After years of holdout, healthcare organizations are coming around to treating individuals less like patients and more like consumers.
On the provider side, that’s meant expanding beyond traditional services and into new primary, specialty and acute care delivery approaches enabled by new virtual care technologies. Particularly as the COVID-19 pandemic upended in-person services, organizations have needed to adopt strategies that emphasize care on the patient’s terms.
“With COVID, we’ve seen a tremendous reduction in the number of patients that are showing up for care in brick and mortar facilities—our emergency department line saw a 40% drop at its nadir in our ED volume, and we’re still at 10% to 20% under where we were about two years ago nationwide,” Gregg Miller, M.D., chief medical officer at acute care management and healthcare staffing company Vituity, said this week during a panel hosted by Fierce Healthcare.
“We need to provide care in place. We need to reach out to patients where they’re at and get them the care they need in their own four walls, whether it’s their home, whether it’s the nursing home they’re at, whether it’s providing more specialty services to an urgent care clinic or to a rural remote area,” he said.
Payer groups are feeling that shift in the atmosphere as well. When the pandemic hit and people were anxiously seeking out virtual healthcare services, Oscar Health Vice President and General Manager of Virtual Care Marianna Spanos said it was brandlike relationships between the company and its members that helped drive a spike in utilization.
“We had that trust, we had those relationships with them,” Spanos said during the panel. “So that’s been what we’ve been really focused on: it’s how do we build that relationship [and] engage our members actively throughout so we can be there for them with a direct care relationship when they really need us.”
The transformation of healthcare interactions toward something more akin to a retail purchase has brought immediate gains to businesses that have pounced on the shift, if the rise of consumer-facing telehealth brands such as Hims & Hers or Ro is any indication. Still, patients need these services to deliver care that is of appropriate quality.
There is a concern that patients’ desire for convenient services may have an outsized impact on their decision-making when seeking care, said Sarah Pletcher, M.D., vice president and executive medical director of Houston Methodist.
“I liken it to Amazon,” she said during the panel. “I love the local bookstore, and I have relationships with them and I trust that they’re going to recommend great books for me. But to be honest I’m just going to go the easy route of ‘buy it now’ and trust whatever Amazon tells me. And yes, Amazon has to meet me halfway and be a little bit personalized with the recommendations, but convenience is going to overcome quality. I struggle with that sometimes with what we design for patients.”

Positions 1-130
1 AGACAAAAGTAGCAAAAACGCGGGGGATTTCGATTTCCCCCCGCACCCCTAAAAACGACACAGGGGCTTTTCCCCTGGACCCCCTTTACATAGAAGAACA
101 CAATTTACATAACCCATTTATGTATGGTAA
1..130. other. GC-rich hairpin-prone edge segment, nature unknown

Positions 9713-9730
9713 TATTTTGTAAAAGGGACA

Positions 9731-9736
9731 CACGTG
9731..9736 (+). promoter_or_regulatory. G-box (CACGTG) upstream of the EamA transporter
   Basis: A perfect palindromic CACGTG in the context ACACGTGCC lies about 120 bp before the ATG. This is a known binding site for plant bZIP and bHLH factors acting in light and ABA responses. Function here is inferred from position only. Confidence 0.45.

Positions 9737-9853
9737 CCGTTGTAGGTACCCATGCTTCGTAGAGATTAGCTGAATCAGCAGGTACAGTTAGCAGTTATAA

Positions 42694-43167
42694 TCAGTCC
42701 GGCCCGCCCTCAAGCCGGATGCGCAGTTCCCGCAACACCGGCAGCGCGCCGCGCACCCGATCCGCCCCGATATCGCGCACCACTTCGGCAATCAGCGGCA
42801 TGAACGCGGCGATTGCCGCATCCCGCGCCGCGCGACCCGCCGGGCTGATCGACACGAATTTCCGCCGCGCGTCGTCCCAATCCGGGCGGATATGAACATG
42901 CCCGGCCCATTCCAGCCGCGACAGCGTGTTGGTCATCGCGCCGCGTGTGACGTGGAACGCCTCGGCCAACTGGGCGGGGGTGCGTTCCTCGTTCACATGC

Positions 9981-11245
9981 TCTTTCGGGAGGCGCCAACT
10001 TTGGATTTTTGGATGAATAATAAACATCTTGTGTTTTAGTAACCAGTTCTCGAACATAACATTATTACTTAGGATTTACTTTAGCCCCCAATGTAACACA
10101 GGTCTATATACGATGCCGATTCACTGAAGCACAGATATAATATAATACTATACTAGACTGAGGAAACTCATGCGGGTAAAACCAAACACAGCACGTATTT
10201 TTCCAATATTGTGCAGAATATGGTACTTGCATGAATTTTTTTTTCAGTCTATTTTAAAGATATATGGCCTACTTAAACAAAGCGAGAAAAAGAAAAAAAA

The answer, panel members agreed, is ensuring a balance between the two.
Kyu Rhee, M.D., senior vice president and chief medical officer at CVS Health’s Aetna, noted that consumer-friendly approaches around efficiency, effectiveness and patient-centered design have always been among the aims of healthcare quality.
Spanos and Pletcher said the key is for organizations to realize that delivering quality care through telehealth or another convenient medium isn’t just a “copy and paste” of the traditional approach to care. Providers, payers and other services must find ways to communicate to patients that the care they’re receiving still checks all of the boxes in terms of quality.
“There’s a perception historically amongst users, members, patients that quality means time,” Spanos said. “It means a long interaction, an hour-long visit. It means certain things happen a certain way, usually in person.”
“I think it’s more about shifting that dynamic because I don’t think we would ever compromise with quality,” she continued. “It has to be efficient, but it can be high quality and efficient. It’s about what triggers a sense of perceived and actual quality.”
But for all the talk of patients’ preference for convenience, Miller noted that most in-person services have resumed in the months since the pandemic struck.
Patients are still aware of the trade-offs in care delivery inherent to telehealth, he said, although more can be done to shorten the perception gap and thereby increase the number of touch points between healthcare and patients.
“We’re seeing the pendulum shift back towards brick and mortar,” he said. “Patients are voting to a certain extent with their feet, and they do recognize that convenience doesn’t necessarily equal quality. I think it’s up to all of us working in the telehealth space to make sure that we are able to demonstrate true quality care via our telehealth platforms and make sure patients understand that.”